I’d like to believe that the book wouldn’t have sustained three reprints in Russia if it were bad, if the only reason it appeared on the market was that I’m Navalny’s press secretary. I’d like to believe it wouldn’t have been translated into 10 languages.
On the whole, writing is very important to me. I view it as at least half of my work and self-actualization. I have politics and the work that’s connected to it, and then I have my creativity. I really want to bear the proud name of a writer, to have the right to speak of myself that way. So, I plan to continue writing, and I hope that simply by releasing novels time and again that are interesting (or necessary) to people, I can win over even those who think my only secret to success (if I can put it that way) is that I’m someone’s press secretary.
What was it like watching Navalny’s new sentencing?
It was hard. It’s difficult to answer this question because, on the one hand, no one had any illusions. It was pretty clear in advance that they’d sentence Alexey to some unthinkable term, probably at a maximum-security facility. That everything would be very long and very painful. You get used to this thought, you don’t expect surprises. From the very beginning, it was clear to everybody that Alexey would not be released from the [prison] colony in [his original sentence of] two and a half years. This will happen only after sweeping changes in the country. When Putin dies.
You think you’re ready for anything. But the moment when I heard “nine years, maximum security” (and I was live on the air then), everything suddenly turned out to be inadequate. All of my self-control skills went down the drain because I was filled with rage that had nowhere to go. Because, of course, Alexey shouldn’t be in prison for one minute. Though the nine years in his sentence are just an abstract figure (he could be released later, or possibly much sooner), the injustice itself is such an outrage that it’s like having a nuclear reactor inside me. And that reactor actually helps fuel my work, in fact.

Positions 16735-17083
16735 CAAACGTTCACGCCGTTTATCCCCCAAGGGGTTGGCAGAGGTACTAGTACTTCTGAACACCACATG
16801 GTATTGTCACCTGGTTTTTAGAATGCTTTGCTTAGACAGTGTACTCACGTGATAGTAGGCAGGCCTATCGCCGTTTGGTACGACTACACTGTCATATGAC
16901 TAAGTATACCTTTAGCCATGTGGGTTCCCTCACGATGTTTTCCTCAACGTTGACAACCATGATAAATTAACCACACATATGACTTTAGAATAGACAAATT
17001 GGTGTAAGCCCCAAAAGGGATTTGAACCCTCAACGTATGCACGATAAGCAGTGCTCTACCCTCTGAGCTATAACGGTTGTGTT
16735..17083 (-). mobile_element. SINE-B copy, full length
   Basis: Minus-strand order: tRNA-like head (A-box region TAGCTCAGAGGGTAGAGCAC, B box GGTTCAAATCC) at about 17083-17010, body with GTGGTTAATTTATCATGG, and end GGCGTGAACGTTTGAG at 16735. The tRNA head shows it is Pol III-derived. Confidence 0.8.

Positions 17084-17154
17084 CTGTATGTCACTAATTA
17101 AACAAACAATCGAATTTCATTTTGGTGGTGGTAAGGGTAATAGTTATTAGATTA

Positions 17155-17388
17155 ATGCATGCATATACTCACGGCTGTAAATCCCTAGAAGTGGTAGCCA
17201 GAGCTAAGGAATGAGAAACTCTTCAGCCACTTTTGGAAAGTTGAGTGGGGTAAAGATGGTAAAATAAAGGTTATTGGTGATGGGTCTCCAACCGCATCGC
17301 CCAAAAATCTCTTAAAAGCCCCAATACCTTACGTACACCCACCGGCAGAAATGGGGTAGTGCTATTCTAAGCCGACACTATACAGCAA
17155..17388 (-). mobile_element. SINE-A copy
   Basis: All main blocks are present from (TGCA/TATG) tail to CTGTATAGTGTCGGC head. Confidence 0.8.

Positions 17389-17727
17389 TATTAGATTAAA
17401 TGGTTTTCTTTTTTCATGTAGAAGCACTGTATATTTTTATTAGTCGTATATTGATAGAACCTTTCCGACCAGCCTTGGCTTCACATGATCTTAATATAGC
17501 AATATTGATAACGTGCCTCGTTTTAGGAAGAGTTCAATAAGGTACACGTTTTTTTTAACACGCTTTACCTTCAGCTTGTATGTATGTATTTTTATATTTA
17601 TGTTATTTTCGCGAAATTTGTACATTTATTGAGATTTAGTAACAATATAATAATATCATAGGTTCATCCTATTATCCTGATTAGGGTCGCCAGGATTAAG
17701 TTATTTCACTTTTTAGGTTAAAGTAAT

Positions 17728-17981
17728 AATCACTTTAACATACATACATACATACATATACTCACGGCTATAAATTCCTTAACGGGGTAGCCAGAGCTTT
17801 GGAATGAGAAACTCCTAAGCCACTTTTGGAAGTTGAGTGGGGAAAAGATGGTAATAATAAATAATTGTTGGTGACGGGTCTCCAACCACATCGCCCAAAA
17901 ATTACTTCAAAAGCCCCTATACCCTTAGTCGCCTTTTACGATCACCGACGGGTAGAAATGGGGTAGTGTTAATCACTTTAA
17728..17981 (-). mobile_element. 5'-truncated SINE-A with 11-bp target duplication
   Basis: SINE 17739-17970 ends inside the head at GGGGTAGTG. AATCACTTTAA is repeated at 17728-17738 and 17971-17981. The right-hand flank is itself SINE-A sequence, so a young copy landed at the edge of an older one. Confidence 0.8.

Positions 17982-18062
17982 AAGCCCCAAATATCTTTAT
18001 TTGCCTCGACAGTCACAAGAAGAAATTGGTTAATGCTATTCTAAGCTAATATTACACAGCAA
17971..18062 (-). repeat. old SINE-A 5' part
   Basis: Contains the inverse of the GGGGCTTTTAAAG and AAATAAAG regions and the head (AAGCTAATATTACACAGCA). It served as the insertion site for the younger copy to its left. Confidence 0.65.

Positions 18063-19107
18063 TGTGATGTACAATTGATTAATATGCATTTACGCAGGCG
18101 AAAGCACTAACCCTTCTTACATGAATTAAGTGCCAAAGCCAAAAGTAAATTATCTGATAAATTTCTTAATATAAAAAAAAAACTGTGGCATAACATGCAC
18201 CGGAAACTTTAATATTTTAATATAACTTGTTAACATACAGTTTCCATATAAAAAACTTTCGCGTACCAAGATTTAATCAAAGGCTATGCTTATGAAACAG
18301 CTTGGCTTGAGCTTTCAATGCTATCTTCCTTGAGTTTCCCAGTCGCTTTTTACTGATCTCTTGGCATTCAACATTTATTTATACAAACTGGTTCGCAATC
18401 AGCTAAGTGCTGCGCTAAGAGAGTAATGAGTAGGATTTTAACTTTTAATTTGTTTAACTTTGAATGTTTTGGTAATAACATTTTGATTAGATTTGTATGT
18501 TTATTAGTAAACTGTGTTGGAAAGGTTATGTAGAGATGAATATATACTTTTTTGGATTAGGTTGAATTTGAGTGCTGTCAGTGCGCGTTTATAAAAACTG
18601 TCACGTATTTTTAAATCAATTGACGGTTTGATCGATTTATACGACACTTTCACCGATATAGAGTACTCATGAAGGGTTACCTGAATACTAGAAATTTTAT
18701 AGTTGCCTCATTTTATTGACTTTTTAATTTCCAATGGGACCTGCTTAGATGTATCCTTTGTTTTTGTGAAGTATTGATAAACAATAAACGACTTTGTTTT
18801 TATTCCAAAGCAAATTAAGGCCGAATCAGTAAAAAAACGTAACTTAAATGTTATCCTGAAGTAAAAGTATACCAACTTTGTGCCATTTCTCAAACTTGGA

For the foreseeable months or possibly years, it’s clear that you’ll not likely be able to return to Russia, meaning that you’re now an émigré writer. Given this, do you worry that you’ll become foreign to Russian readers, to the very people to whom your books are addressed?
I’d say no, and this “no” has both subjective and objective sides. The objective side is that the Internet exists, which makes an enormous difference for people today who’ve left Russia (compared to what first-wave emigrants experienced). So, of course, I’m much more in touch with Russian reality than my predecessors in emigration were.
And the subjective reason is that I just love Russia so much that I can’t imagine that I would suddenly break away from it. Where I live is irrelevant — all my life goals and all my thoughts are concentrated there. I just don’t feel any distance between myself and Russia. So, I think I’ll continue to write about Russia, all the same, and I’ll find themes and words that are important to people living there.
There is a lot of talk now about the “cancellation” of Russian culture. I wanted to ask, first, what you think about this, and how great is the danger of a ban on Russian authors? And second, do you have any sense that something similar could happen to you? Or does your status as an opponent of the Putin regime who is persecuted in your native land protect you?